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1920 OK 202
190 P. 391
78 Okla. 208
Case Number: 9684
Decided: 05/04/1920
Supreme Court of Oklahoma



¶0 1. Oil and Gas--Rights of Lessee--Possession of Premises.
In an oil and gas lease, the lessee is entitled to the possession of the lands so leased to the extent reasonably necessary to perform the obligations imposed on the lessee by the terms of the lease.
2. Same--Right to Remove Improvements--Cessure of Operations--Effect as Abandonment.
Where the lessee ceases operations under a lease, such cessure alone is not sufficient to establish abandonment. As to whether or not the lessee has abandoned the premises it depends upon all the circumstances of the particular case. If the lessor acquiesces in the cessure of operations or fails to act in a manner indicating he considers the leased premises abandoned, he may be restrained from interfering with the lessee in removing casing, pipes, and other improvements erected by the lessee upon the premises where the lease specifically gives the lessee the right to remove such casing, pipes, and other improvements at any time.

Error from Superior Court, Tulsa County; M A. Breckenridge, Judge.

Injunction by the Red Star Oil Company and another against H. C. Rennie. Judgment for plaintiffs, and defendant brings error. Affirmed.

Samuel A. Boorstin and C. R. Thurwell (Carl M. Beren, of counsel), for plaintiff in error.
H. B. Martin and R. A. Reynolds, for defendants in error.


¶1 The defendant in error was lessee in an oil and gas lease executed by W. E. Chastain on the 19th day of July, 1913; the lease containing the following provisions:

"That the lessor, in consideration of the sum of one dollar in hand paid, the receipt of which is hereby acknowledged, and the payment of the sum of $ 5,000, payable as hereinafter stated, and of the covenants, agreements, stipulations and conditions herein contained, does hereby grant, demise, lease and let unto the lessee all of the oil and gas in and under the following described tract of land, and also the said tract of land, for the purpose anti exclusive right of entering upon and operating thereon and removing therefrom said oil and gas, with the right to use oil, gas and water therefrom and all rights and privileges necessary or convenient for such operations; also the right to remove at any time all property, pipes and improvements placed or erected in or upon said land by the lessee, said land being all of that certain tract of land situate in Tulsa county, Oklahoma. * * *"

¶2 It was further provided that:

"The lessee agrees and binds himself to forthwith commence drilling operations upon said premises, and unless delayed by court proceedings or the act of God, to complete on said premises within sixty days from the date hereof, a test for oil or gas to a depth of 1,500 feet, unless oil or gas is found at a lesser depth in paying quantities, and to complete a second test to said depth within 120 days and a third test to said depth within 180 days, unless oil or gas is found in paying quantities at a lesser depth.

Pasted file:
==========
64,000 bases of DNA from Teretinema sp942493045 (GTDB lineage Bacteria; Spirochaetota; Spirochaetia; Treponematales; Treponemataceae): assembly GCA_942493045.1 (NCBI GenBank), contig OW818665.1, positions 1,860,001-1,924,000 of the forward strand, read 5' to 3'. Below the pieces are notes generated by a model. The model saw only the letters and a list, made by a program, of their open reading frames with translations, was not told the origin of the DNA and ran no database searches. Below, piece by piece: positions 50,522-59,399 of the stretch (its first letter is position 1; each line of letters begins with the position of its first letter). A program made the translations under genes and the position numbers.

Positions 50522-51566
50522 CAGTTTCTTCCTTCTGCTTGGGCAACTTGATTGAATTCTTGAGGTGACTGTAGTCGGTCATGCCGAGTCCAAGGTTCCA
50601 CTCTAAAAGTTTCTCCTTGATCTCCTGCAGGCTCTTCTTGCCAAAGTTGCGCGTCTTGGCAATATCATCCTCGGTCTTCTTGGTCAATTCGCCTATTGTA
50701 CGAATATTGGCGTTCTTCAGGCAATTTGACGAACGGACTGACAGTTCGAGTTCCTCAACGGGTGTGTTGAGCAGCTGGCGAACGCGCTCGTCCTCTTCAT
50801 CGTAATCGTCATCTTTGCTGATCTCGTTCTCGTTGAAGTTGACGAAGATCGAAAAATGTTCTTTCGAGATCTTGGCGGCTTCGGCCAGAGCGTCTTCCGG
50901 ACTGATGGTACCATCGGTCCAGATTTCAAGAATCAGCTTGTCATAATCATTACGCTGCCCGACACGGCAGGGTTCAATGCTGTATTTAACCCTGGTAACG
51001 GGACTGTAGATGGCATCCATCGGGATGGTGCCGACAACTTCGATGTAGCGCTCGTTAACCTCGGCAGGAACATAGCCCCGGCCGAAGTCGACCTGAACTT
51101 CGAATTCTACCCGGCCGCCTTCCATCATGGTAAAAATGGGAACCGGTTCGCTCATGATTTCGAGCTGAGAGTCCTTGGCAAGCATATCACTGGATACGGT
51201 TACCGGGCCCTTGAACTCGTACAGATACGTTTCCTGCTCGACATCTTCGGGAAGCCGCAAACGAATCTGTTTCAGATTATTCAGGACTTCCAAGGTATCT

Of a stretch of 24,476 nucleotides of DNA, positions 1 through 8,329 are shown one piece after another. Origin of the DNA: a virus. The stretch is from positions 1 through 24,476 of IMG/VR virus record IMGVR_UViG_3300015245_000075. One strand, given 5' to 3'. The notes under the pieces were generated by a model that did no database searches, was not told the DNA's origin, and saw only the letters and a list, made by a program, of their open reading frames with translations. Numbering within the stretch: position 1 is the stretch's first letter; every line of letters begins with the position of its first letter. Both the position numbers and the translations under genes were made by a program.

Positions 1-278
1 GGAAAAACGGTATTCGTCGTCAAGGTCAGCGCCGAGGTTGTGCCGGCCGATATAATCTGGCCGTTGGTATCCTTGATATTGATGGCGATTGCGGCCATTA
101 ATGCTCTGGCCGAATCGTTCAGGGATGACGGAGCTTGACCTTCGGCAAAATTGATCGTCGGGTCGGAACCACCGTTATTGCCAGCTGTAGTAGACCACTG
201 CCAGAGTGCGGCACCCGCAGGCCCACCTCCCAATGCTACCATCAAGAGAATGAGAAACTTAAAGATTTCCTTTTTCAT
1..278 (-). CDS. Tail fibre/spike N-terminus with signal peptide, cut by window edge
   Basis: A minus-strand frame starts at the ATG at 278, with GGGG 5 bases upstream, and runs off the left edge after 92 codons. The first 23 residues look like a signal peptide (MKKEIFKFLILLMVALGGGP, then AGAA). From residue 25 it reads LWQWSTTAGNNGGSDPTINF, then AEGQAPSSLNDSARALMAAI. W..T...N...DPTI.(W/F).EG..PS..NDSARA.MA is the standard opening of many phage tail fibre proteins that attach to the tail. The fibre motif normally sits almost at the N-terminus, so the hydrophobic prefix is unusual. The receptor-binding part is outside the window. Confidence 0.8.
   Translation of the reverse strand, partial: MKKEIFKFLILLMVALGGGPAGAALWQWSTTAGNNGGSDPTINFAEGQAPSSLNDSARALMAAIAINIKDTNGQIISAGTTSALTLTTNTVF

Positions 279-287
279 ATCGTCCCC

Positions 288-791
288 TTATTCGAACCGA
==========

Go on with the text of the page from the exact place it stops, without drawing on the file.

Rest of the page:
"It is agreed that in the event oil or gas is found on said land in paying quantities, developed as aforesaid, that the balance of the consideration named in this contract in the sum of $ 5,000 may be paid by the lessee to the lessor in one-half of the gross oil or gas less royalty. Proper division orders to be executed and suitable books to be kept by the lessee, so as to disclose the amount of oil or gas sold from the said premises.
"It is agreed that if the lessee shall fail to drill the three test wells above described within the time aforesaid, unless delayed by court proceedings or the act of God, or shall fail to diligently drill said wells, when the excusable cause of delay shall end, this lease shall terminate and the consideration of $ 5,000 shall become immediately due and payable and shall draw interest from the date the same becomes due at the rate of 10 per cent per annum until paid. Completion of said three wells and payment of said bonus shall of itself give full force and effect to this instrument.
"It is agreed that the drilling period of 180 days above set forth, shall be extended in the event the lessee is delayed in drilling said premises on account of court proceedings or act of God."

¶3 It appears that the lessee entered into possession of the lands described in the lease and drilled the three wells within the specified time. The wells produced a small quantity of oil for a time, but did not prove profitable, and the lessee ceased operations. The total amount expended in developing the lease was approximately $ 15,000. Sometime thereafter, the buildings erected by the lessee upon the leased premises, together with the tanks, were destroyed by fire.

¶4 A short time prior to the institution of this action, the lessor sold the land covered by the lease to plaintiff in error. After the purchase of the lands by plaintiff in error, the lessee arranged to draw the casings and remove the pipes and other improvements placed on the land by the lessee, but when it was sought to go upon the land for this purpose, it is averred, the plaintiff in error by force excluded the lessee from the premises, and further threatened to take the lives of any persons who might, on behalf of the lessee, go upon the premises for the purpose of removing said property therefrom.

¶5 Thereupon, the lessee filed in the superior court of Tulsa county its petition praying that the plaintiff in error be restrained from interfering with the lessee, its servants, and agents going upon said premises and removing therefrom such of the property of the lessee as was then upon said premises.

¶6 Thereafter, the cause came on to be heard, the court heard the testimony of witnesses, and rendered judgment in favor of the lessee as prayed for, from which judgment plaintiff in error appeals.